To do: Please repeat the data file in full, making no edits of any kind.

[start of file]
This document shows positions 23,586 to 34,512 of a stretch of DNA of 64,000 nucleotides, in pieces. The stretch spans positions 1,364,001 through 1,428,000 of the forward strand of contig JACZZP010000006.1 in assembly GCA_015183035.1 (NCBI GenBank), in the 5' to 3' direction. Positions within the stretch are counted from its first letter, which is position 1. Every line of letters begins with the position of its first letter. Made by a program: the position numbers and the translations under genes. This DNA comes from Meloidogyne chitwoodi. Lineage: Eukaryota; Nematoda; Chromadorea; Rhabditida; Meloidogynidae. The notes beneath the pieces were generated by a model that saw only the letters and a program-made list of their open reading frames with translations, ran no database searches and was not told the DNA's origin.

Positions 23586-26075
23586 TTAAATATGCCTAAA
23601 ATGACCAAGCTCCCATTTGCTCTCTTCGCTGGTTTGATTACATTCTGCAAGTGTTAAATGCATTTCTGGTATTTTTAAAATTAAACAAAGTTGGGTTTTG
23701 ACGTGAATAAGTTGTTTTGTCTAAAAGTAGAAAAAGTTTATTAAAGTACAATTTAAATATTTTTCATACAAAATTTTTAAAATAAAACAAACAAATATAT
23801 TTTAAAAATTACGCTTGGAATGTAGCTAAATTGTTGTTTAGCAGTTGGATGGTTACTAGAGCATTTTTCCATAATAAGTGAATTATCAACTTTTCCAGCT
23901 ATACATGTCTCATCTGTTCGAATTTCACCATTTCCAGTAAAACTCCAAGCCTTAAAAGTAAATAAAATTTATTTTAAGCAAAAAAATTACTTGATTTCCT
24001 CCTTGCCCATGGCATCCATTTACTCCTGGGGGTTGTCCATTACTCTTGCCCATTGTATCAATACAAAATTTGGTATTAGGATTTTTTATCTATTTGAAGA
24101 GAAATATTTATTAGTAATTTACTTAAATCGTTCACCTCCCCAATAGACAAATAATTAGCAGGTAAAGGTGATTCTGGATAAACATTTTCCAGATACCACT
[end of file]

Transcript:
This document shows positions 23,586 to 34,512 of a stretch of DNA of 64,000 nucleotides, in pieces. The stretch spans positions 1,364,001 through 1,428,000 of the forward strand of contig JACZZP010000006.1 in assembly GCA_015183035.1 (NCBI GenBank), in the 5' to 3' direction. Positions within the stretch are counted from its first letter, which is position 1. Every line of letters begins with the position of its first letter. Made by a program: the position numbers and the translations under genes. This DNA comes from Meloidogyne chitwoodi. Lineage: Eukaryota; Nematoda; Chromadorea; Rhabditida; Meloidogynidae. The notes beneath the pieces were generated by a model that saw only the letters and a program-made list of their open reading frames with translations, ran no database searches and was not told the DNA's origin.

Positions 23586-26075
23586 TTAAATATGCCTAAA
23601 ATGACCAAGCTCCCATTTGCTCTCTTCGCTGGTTTGATTACATTCTGCAAGTGTTAAATGCATTTCTGGTATTTTTAAAATTAAACAAAGTTGGGTTTTG
23701 ACGTGAATAAGTTGTTTTGTCTAAAAGTAGAAAAAGTTTATTAAAGTACAATTTAAATATTTTTCATACAAAATTTTTAAAATAAAACAAACAAATATAT
23801 TTTAAAAATTACGCTTGGAATGTAGCTAAATTGTTGTTTAGCAGTTGGATGGTTACTAGAGCATTTTTCCATAATAAGTGAATTATCAACTTTTCCAGCT
23901 ATACATGTCTCATCTGTTCGAATTTCACCATTTCCAGTAAAACTCCAAGCCTTAAAAGTAAATAAAATTTATTTTAAGCAAAAAAATTACTTGATTTCCT
24001 CCTTGCCCATGGCATCCATTTACTCCTGGGGGTTGTCCATTACTCTTGCCCATTGTATCAATACAAAATTTGGTATTAGGATTTTTTATCTATTTGAAGA
24101 GAAATATTTATTAGTAATTTACTTAAATCGTTCACCTCCCCAATAGACAAATAATTAGCAGGTAAAGGTGATTCTGGATAAACATTTTCCAGATACCACT